Jim

  15. #15
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    I have a set of Endura winter gloves, waterproof and warm. Actually can get too warm if the temps climb during the ride.

  16. #16
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    also think about your core and arms. If your core/arms are cold no matter what type of gloves you have on your hands will be cold. Try wearing a full jacket or vest+arm warmers. As a climber I have found that if I keep at least my arms warm I can wear thinner gloves cutting down on hand sweat which will also make your hands cold in the long run.

  17. #17
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    Quote Originally Posted by nh4cl View Post
    I have a set of Endura winter gloves, waterproof and warm. Actually can get too warm if the temps climb during the ride.
    +1 for endura

  18. #18
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    Smart Wool

    I have a pair of smart wool gloves that I use into the 40's by themselves. They keep my hands warm when they are wet too. Below the forties, I use a lobster shell over the wool gloves. Seems to work great for me.
    I ride at ludicrous speed

  19. #19
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    I know there are heated grips available for snowmobiles and motorcycles.... the thought has definitely crossed my mind... I wonder how much battery you'd need to carry?

    I have a couple sets of insulated work gloves, they probably came from Harbor Freight or something equivalent. If it is dry and cold, no problem, but wet and cold sucks. Aside from bringing multiple sets of gloves and turning around before going numb I have not found a good solution.

    Edit: check this out...
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  20. #20
    Clear a path Buckwheat
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  21. #21
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    Quote Originally Posted by thuren View Post
    I'm researching glove liners an such, but wondering what you all have for gloves/liners, to prevent your fingers from feeling like they are going to crack off.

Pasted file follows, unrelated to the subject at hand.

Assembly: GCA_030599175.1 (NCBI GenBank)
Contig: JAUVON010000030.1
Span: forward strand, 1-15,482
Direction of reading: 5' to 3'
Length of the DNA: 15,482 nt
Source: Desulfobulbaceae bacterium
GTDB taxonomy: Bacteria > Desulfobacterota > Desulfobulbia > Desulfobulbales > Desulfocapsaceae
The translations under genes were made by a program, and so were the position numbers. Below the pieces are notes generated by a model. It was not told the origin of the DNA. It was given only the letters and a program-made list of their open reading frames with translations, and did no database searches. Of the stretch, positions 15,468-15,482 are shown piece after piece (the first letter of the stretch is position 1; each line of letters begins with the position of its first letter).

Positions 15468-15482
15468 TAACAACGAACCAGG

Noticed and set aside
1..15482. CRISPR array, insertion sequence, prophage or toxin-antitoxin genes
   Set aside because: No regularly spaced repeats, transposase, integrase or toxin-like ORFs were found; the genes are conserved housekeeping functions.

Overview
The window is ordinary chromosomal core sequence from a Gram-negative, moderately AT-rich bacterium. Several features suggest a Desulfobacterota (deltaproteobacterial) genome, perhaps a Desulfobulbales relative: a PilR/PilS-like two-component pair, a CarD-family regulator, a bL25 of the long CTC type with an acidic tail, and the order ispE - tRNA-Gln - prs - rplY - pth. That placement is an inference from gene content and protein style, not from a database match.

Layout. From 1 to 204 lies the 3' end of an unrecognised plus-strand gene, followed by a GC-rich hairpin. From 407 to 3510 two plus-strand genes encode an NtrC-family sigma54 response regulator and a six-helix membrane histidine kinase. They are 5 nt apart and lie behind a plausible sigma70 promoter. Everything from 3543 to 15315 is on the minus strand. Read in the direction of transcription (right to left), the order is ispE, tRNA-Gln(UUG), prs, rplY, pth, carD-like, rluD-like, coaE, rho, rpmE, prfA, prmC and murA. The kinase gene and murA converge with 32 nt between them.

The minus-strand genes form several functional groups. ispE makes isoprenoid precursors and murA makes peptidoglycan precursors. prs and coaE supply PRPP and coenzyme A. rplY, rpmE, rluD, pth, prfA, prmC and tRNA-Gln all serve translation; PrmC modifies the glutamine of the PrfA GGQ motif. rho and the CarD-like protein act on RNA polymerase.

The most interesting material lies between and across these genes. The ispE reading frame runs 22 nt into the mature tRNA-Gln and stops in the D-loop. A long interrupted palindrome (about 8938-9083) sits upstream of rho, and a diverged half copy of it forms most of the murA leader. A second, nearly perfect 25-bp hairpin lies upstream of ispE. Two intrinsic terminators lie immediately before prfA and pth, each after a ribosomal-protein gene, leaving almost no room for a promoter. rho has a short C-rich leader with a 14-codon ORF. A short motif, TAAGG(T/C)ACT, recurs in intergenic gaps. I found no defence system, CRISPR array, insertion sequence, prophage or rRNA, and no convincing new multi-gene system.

I have had great luck with these:
    Bald Eagle Thinsulate with Pigskin gloves. I just did a quick search; I cannot recommend the merchant necessarily, but I did find them at the Ace Hardware in Sandy Oregon last year. I'm in the market for another pair, not just for the cold wet riding season, but because I work in a refrigerated environment and these also work well for schlepping cold boxes of meat.

    I bet you can find them at a Coastal or other farm and ranch type supply store. They're not exactly waterproof, but the thinsulate will keep your digits warm even when wet.

  22. #22
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    Cheap Thinsulate work gloves, like Shiggy and Snake Muesl. I have them in two different weights, one (Gorgonz? From Home Cheapo, I think) for temps in the 40s and a warmer pair (Kinco) for the 30s. Then I switch to ski gloves once it drops into the 20s.
    Last edited by GlowBoy; 10-08-2011 at 08:24 PM.
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  23. #23
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    In colorado I have had frozen hands even with ski gloves before, on long descents. I think the ultimate for super cold weather is the handlebar cover style, like this:

    GO PRO POLAR HANDS

    That's what I see the alaska fat tire riders using.

    This winter I'm thinking about trying the ghetto version with some 2 liter pop bottles as windshields. Also probably will go with flat pedals and winter boots - in below 20 degree weather my lakes just don't do the trick.

  24. #24
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    Quote Originally Posted by Ansible View Post
    In colorado I have had frozen hands even with ski gloves before, on long descents. I think the ultimate for super cold weather is the handlebar cover style, like this:

    GO PRO POLAR HANDS

    That's what I see the alaska fat tire riders using.

    This winter I'm thinking about trying the ghetto version with some 2 liter pop bottles as windshields. Also probably will go with flat pedals and winter boots - in below 20 degree weather my lakes just don't do the trick.
    Those things kick arse and I use something similar for sea kayaking in windy/cold weather. One thing that has always worked for me for aggressive cold weather riding is goggles for the eyes and I just use chemical packet warmers on the back of my hands. I just stuff them in my glove on the back of my hand. This contacts almost all the veins warming the blood on the way to your fingers. Not as comfortable as thick gloves but you get better control with regular riding gloves and works quite well.